By: Arnold Bustillo
This is the story of the imaginary friend I had when I was a child. To be fair, the friend was not totally imaginary, because part of him was real. He had a real face, with real features, and he really lived with me in the house I grew up in. What was imaginary about the friendship were the conversations I had with him. I called him Frasier. I got the name from that TV show, but the reason I called him Frasier was because it sounded a little like freezer, and that was where Frasier lived. Frasier in the freezer, cold as ice he always was.
In my mind, I can still see the look on his face, a constant look that never changed. The expression frozen on his face was always one of surprise, with eyebrows raised and mouth slightly ajar, as if he never expected me to drop in, but was always glad to see me when I did. An only child raised by a single father who worked two jobs, my visits to Frasier in the freezer were nothing more than a way to pass time. I’m in my late teens now, but I can remember growing up with Frasier in the freezer ever since I was old enough to access the freezer on my own. Ours was an older model, the kind with the refrigerator on the bottom and the freezer on top. I remember having to drag a chair across the kitchen so I could reach the fruit pops that we kept in the freezer door. As I got older, and grew taller and taller, I could see more and more into the depths of the freezer.
At first, I could only see the tippy top of what looked like a spiky hairline. I could see the top of the hairline from the first day I had to stand on the chair to get to my fruit pops. As I grew taller, I noticed that what looked like a hairline was attached to what looked like a forehead. By this time, I still wasn’t interested in anything but my fruit pops, and since the hairline was in view for as long as I was getting fruit pops on my own, I thought nothing of the forehead attached to the hairline.
By about nine or 10 years old, I didn’t need the chair to reach the fruit pops anymore, and when I opened the freezer door, I could see what appeared to be eyebrows connected to the base of the forehead. By then, about half my life was spent knowing that this thing was in the freezer, so I continued to think nothing of it.
I do remember asking my dad what the thing was. I told him it looked like a head – like we kept a head in the freezer.
“It is a head,” he told me, “where else would we keep it?”
“Why do we have a head in the freezer?” I asked him.
“A lot of people keep heads in freezers,” he said, “but it’s not polite to talk about it.”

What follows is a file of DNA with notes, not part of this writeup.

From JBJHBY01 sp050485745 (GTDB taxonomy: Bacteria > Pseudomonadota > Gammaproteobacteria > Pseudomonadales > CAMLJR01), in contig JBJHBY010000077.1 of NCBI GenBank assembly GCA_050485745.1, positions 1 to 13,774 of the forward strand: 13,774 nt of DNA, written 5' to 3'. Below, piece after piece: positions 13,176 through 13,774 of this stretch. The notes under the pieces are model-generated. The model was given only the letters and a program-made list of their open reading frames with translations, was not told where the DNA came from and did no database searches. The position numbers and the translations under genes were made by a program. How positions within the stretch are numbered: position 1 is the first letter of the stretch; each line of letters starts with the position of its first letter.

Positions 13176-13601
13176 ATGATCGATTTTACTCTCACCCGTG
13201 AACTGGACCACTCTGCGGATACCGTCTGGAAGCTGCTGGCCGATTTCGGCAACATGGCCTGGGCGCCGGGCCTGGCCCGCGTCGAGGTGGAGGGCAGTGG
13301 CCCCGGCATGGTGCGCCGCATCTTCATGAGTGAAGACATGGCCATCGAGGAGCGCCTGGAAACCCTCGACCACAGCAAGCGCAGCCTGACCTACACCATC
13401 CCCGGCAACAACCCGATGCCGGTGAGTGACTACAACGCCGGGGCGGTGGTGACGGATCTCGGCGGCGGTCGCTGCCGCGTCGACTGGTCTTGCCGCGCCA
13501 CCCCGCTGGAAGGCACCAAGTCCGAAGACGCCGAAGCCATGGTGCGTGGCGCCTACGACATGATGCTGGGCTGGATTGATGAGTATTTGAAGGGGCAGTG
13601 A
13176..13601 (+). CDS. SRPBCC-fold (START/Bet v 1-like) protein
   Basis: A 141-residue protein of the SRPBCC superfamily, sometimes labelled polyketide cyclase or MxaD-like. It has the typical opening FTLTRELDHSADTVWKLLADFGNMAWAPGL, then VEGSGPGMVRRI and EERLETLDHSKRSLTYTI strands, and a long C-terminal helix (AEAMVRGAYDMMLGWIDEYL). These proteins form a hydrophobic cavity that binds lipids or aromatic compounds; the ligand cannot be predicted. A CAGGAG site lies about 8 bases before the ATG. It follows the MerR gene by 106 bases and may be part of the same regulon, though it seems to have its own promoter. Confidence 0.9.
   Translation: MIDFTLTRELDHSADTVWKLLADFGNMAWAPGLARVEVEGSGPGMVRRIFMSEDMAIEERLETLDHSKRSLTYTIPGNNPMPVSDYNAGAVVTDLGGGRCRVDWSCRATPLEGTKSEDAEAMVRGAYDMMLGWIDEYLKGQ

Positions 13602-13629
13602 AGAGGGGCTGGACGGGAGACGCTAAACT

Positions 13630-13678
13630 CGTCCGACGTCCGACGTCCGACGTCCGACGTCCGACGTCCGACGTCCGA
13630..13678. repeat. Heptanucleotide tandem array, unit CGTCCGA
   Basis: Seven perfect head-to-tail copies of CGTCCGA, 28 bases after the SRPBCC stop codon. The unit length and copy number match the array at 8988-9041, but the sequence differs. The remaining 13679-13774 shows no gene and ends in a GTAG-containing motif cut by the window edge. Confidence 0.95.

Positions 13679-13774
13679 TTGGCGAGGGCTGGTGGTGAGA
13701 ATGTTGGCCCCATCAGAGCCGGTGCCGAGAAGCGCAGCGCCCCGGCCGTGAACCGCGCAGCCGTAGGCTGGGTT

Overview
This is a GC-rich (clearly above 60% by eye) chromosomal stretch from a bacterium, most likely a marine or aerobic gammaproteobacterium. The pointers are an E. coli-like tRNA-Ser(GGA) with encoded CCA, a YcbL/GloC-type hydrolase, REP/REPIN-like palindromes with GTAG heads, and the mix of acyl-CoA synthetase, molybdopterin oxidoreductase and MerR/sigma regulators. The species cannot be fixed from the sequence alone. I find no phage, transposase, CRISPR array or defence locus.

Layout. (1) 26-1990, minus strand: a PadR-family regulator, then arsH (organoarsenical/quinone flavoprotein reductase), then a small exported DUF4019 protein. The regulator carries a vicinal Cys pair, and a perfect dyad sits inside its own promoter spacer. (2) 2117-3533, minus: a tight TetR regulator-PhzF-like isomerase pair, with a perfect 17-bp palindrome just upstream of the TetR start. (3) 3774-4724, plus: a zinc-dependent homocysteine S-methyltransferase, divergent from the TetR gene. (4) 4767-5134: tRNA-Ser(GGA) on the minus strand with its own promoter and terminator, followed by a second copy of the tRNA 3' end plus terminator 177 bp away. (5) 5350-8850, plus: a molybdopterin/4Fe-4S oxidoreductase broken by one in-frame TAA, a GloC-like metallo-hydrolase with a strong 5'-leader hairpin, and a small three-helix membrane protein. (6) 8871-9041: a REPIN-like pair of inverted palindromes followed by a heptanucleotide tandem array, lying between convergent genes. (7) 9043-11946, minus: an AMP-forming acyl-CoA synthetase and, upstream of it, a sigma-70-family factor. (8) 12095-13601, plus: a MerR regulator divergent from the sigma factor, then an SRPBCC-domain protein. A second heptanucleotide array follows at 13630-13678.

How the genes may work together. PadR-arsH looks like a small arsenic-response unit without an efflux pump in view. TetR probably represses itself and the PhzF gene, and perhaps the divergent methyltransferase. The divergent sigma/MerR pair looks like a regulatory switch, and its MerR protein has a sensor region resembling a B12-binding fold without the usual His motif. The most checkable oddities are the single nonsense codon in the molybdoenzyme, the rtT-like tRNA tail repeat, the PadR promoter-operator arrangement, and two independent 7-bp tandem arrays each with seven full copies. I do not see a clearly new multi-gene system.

“Why don’t we talk about it?” I asked him.
“The same reason we don’t talk about wiping our butts; because it’s just not polite.”
“Oh,” I said.
The explanation was good enough for me. If my dad said a lot of people keep heads in the freezer, and if my dad had no reason to lie to me, then it must have been normal, right?
By the time I was tall enough to see the eyes of Frasier in the freezer, that was when I began talking to him. Sometimes, if I was making a snack in the kitchen and I wanted somebody to talk to, which was pretty frequently, I would open the freezer and just say whatever was on my mind. Frasier wouldn’t respond, obviously, but I would talk to him nonetheless. I’d tell him jokes I heard on TV, I’d tell him about things I saw and did at school, and I’d even describe the emotions I was feeling as I struggled with puberty. I often wondered what kinds of heads my classmates kept in their freezers, but I knew it wasn’t polite to ask. I had already been labeled the weird kid at school, and I knew better than to start conversations about things like freezer heads and butt wiping, so I kept it to myself.
Dad didn’t come home from work yesterday afternoon. A sheriff’s deputy told me I was old enough to know what happened, and he said my dad had hurt some people. He said my dad got mad at some guys at work and hurt them all real bad, and then he hurt himself, and now he was gone. This made me cry, and the deputy put a hand on my shoulder to comfort me. He said something about standard procedure, and asked if some other deputies could take a look around the house. I told him they could.
I’m not sure what they were looking for – maybe other kids in the house, or maybe more guns – but one of them just happened to open our freezer. I could see the kitchen from the couch I was sitting on, and I saw out of the corner of my eye as a female deputy opened the freezer and nearly fell startled on her ass. I wasn’t sure what she saw that surprised her so much.
The deputy caught herself so she didn’t fall, but she looked over at me. In a half scream and half whisper, she said, “What the fuck is this?”
Other deputies went to see what she had found, and each one also gasped when they peeked into the freezer for themselves. I got up from the couch to see what the fuss was about, but saw nothing out of the ordinary.
The same deputy who told me that my dad had killed himself turned to me, very seriously, and he asked me, “Son, why is there a head in your freezer?”
“What do you mean?” I asked, a little surprised, “where do you keep yours?”